Quirks & Quarkswith Bob McDonald


Apr 17: Mother ants shrinking brains, boreal forest tree shifts, finding a new blue and more…

Airborne plastic pollution, and a new book looks at ‘Life’s Edge’

A new era of flight on other worlds

Bob McDonald's blog: Powered flight on Mars could be the first step to atmospheric flight on other planets or moons

These ants shrink their brains for motherhood — but can also grow them back

Indian jumping ants are rare in that the workers can reproduce. But there's a catch: they have to give up 25 per cent of their brain to do it.

Intense boreal forest fires may change tree species, and lead to more carbon uptake

As boreal forests recover from unusually intense wildfires in places like Alaska, they are experiencing a shift in tree species from black spruce to deciduous trees like aspen and birch.

'Where's the blue food?' Scientists find source for natural blue food dye in red cabbage

A natural alternative to blue food dye has been very challenging to find because nature doesn't provide a lot of options

Tonnes of microplastic are soaring into the atmosphere from roads, oceans and fields

Discarded plastic fragments into dust-like particles, which can be carried for days in the atmosphere and circulate around the globe.

Contemplating what it means to be alive in the new book 'Life's Edge'

The line between alive and dead is often murky, argues New York Times' science columnist Carl Zimmer

Coyotes doing well in the city, asteroid impact created rainforests, the minimal organism and more…

Elephant seals fear of the light and why warmer springs could mean earlier falls

Suggestions of a new force echo the ancient quest for fundamental elements

Bob McDonald's blog: The quest to understand the nature of matter and reality is ancient — and continuing

How coyotes have managed to find success in the city like no other predator

Coyote sightings are up during lockdowns. But ecologists say that the urbanization of coyotes is a larger story that's been unfolding over several decades. 

The asteroid that wiped out the dinosaurs might have created the rainforests

The tropical rainforests we see today in South America might not have flourished had it not been for the asteroid that struck Earth 66 million years ago.

Scientists create the simplest cell with only bare essentials for life and reproduction

A team of scientists stripped a bacterial cell down to a minimum. Their work will help shed light on the genes required for basic cellular functions.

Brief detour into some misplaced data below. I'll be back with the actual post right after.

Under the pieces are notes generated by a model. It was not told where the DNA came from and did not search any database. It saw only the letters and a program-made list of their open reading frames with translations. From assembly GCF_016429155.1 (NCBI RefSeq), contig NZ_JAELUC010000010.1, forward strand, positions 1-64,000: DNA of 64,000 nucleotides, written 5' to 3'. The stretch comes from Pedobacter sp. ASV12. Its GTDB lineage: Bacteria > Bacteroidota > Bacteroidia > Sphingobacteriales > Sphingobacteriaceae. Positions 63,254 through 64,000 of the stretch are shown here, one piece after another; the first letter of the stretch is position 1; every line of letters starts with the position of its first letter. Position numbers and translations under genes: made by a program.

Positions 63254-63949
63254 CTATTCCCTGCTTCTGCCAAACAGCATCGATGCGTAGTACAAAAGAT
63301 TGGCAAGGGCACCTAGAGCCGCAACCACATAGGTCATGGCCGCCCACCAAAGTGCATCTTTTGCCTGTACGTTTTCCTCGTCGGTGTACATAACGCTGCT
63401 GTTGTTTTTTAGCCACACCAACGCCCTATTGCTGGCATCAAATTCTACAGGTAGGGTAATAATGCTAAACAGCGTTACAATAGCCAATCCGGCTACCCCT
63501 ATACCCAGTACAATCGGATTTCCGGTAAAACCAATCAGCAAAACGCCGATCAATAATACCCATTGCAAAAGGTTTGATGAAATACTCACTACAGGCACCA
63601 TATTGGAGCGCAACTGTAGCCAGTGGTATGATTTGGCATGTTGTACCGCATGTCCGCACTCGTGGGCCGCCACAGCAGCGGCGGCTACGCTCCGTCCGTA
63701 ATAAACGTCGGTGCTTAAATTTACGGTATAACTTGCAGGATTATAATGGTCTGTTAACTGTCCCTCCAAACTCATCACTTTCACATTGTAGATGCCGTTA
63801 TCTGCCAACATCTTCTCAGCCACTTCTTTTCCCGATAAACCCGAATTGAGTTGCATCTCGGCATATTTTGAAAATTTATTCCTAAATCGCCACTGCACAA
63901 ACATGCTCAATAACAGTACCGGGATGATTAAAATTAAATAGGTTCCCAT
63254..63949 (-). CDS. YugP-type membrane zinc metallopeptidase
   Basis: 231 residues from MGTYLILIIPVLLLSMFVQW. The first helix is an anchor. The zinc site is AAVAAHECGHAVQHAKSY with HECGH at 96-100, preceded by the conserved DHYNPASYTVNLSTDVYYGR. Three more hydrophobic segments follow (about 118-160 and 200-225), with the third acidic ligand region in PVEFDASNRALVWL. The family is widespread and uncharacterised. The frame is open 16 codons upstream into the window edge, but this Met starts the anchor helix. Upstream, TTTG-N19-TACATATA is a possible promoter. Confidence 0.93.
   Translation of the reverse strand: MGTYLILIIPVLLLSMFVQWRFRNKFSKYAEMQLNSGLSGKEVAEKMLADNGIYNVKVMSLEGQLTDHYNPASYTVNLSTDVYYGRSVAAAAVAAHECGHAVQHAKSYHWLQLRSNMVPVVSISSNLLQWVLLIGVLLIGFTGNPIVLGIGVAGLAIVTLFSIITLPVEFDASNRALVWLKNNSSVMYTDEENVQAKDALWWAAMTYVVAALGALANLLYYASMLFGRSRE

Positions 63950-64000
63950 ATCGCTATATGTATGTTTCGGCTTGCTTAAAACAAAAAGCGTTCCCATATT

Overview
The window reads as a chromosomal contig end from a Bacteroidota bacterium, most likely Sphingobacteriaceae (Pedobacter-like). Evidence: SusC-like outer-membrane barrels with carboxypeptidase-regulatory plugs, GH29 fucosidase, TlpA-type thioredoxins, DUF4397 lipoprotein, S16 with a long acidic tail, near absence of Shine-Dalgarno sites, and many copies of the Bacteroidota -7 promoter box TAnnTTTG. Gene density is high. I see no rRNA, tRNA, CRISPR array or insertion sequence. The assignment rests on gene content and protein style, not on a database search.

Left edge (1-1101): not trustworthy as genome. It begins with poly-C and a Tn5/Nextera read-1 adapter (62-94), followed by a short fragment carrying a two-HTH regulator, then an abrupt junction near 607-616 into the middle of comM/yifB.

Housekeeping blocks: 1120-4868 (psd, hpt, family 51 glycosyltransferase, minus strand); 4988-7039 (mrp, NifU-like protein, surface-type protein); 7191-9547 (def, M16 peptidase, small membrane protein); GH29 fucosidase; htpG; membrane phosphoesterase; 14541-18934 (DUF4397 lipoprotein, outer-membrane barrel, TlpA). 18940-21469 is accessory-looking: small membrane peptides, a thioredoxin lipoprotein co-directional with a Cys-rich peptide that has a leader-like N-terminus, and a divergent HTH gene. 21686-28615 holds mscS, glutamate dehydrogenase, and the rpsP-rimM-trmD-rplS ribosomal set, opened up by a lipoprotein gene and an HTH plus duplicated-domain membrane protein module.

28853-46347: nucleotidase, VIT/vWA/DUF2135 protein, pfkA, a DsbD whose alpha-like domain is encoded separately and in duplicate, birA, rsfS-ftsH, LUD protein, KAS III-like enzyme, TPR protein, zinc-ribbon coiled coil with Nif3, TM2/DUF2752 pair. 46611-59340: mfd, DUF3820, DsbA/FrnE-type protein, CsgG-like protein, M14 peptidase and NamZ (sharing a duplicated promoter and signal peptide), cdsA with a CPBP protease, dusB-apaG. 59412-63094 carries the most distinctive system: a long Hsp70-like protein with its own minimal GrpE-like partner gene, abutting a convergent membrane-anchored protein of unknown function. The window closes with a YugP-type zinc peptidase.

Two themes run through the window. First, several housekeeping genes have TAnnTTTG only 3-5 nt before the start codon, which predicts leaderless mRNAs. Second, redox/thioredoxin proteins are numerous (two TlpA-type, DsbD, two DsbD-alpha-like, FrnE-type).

Elephant seals buoyantly navigate 'lightscape of fear' in long sea migrations

Elephant seals take fewer risks out in the open ocean the fatter they get

Climate change might make autumn leaves appear — and disappear — earlier

Trees will become more productive earlier in the season in a warming climate and could drop their leaves sooner as a result

Apr 3: Gorilla troops raise orphans, Canadian laser cools antimatter, concussion spit test and more...

Octopus sleep and dreams, forensic science in real life and blood of many colours

Giant silverback gorillas show a gentler side in looking after orphans

Long-term research on mountain gorillas show how the troop cares for orphaned or abandoned infants

'Cool' new Canadian-built laser will help scientists probe antimatter mysteries

The new laser device helps to how to slow the antimatter down, so scientists can get much a better look at it

Game-changing saliva test could rapidly diagnose concussions for athletes

Researchers from the University of Birmingham discover a simple but accurate way to test for concussions, by tapping into the "alarm bells" sent by the body in the minutes after injury.

Octopuses sleep in technicolour. Do they dream, too?

Octopuses are known to change colour while they're sleeping. Now a new study shows that these colour changes reflect the animal's different sleep states.

A new book looks at forensic science beyond what we see on TV

A sociologist investigates the real criminologists beyond the TV world of CSI and Bones

Do all creatures on Earth have red blood?

Our blood gets its red colour from the protein hemoglobin, but there are other proteins and blood colours among other species

Mar 27: COVID pandemic origins, nature sounds good, why humans have such big brains and more…

Making the study of the universe more accessible and a question of cat fur

Solar canal concept could be a win for clean energy and water conservation

Bob McDonald's blog: Solar panels suspended over large irrigation canal networks could generate useful power and reduce losses due to evaporation of water used for irrigation.

COVID 'fuse' may have been lit weeks or months before the 'bomb' in Wuhan market: researcher

Instead of being the source of the pandemic, the seafood market outbreak likely amplified the human-to-human spread, new research has found.

Nature's sounds improve well-being — reducing stress and even pain

Listen: Immerse yourself in a natural soundscape while learning about how those nature sounds benefit your health